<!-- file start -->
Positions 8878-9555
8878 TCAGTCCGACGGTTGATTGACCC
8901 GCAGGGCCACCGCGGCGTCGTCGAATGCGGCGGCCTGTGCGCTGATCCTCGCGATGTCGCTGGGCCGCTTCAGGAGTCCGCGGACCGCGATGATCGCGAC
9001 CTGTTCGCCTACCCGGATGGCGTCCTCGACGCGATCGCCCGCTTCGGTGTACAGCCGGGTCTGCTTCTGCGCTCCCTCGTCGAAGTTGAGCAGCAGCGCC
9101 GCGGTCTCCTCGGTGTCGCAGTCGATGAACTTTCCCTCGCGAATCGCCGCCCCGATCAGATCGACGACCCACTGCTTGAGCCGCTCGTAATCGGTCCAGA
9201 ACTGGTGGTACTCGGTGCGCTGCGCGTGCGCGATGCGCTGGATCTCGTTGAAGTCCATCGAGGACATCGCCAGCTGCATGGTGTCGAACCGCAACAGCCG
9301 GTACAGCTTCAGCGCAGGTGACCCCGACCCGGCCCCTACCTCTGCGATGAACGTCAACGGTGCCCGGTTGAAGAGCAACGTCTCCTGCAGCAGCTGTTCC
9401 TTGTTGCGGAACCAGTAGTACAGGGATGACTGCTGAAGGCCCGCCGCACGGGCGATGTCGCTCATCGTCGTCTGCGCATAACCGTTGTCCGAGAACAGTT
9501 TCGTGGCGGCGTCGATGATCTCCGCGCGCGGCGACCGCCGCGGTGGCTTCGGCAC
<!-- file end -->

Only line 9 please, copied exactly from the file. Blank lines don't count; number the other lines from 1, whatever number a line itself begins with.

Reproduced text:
9501 TCGTGGCGGCGTCGATGATCTCCGCGCGCGGCGACCGCCGCGGTGGCTTCGGCAC